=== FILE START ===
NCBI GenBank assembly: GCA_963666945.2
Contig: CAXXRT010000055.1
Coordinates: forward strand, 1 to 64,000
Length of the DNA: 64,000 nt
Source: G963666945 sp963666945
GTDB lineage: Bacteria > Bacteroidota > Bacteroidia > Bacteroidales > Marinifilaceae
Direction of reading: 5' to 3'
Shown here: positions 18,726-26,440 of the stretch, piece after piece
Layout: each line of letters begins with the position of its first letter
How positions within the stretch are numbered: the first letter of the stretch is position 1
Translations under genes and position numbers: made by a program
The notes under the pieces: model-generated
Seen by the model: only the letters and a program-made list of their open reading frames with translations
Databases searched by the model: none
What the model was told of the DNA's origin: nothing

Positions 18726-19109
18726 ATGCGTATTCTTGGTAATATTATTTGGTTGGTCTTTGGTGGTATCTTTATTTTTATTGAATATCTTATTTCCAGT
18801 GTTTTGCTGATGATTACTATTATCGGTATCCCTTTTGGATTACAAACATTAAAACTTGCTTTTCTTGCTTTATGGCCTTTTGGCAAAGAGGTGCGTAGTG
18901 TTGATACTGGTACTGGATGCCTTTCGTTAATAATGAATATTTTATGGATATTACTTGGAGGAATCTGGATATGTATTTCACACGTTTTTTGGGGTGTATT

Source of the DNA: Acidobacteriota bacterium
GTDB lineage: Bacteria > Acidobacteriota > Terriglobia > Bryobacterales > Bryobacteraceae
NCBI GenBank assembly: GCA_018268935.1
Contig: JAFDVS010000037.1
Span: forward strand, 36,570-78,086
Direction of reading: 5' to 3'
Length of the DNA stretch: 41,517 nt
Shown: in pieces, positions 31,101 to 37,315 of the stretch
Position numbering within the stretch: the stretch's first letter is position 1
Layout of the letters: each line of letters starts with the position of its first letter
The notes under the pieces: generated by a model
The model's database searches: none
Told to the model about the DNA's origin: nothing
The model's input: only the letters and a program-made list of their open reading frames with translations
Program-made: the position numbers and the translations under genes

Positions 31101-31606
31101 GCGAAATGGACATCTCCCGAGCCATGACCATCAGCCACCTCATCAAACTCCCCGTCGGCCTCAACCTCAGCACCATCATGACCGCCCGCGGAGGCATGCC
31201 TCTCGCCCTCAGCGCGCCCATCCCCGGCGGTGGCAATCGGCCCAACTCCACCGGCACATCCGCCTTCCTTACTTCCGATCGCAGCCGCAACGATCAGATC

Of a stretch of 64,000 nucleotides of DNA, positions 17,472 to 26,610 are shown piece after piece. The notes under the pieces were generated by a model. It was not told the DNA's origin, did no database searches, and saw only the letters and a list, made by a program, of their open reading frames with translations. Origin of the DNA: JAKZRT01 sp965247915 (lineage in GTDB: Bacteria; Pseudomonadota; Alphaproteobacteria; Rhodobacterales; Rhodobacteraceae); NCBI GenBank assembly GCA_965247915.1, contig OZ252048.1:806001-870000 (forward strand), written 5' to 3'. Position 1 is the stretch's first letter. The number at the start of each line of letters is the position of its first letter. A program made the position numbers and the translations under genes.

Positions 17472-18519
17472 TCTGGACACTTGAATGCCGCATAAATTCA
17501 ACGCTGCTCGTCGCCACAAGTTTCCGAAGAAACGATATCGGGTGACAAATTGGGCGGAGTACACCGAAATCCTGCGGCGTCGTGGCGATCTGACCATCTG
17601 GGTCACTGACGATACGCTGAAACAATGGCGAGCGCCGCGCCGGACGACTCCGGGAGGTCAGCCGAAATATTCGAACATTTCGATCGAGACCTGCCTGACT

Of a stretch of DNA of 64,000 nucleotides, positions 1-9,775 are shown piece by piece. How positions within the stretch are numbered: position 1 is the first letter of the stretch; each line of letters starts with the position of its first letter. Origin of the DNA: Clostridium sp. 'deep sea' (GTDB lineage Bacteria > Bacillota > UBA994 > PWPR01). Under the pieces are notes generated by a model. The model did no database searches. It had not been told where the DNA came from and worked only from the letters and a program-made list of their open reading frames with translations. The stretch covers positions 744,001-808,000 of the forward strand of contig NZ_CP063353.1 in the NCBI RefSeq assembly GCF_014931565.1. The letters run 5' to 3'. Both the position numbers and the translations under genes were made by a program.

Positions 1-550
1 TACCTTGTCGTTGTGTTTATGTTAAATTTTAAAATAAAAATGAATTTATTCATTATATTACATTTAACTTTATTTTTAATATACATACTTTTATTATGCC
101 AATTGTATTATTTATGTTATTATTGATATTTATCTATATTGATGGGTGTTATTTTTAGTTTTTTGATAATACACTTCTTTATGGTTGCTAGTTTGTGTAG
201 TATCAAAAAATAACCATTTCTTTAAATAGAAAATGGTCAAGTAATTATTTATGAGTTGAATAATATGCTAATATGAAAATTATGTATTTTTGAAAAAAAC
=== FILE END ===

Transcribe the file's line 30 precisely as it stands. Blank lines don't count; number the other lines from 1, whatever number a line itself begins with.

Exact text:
The notes under the pieces: generated by a model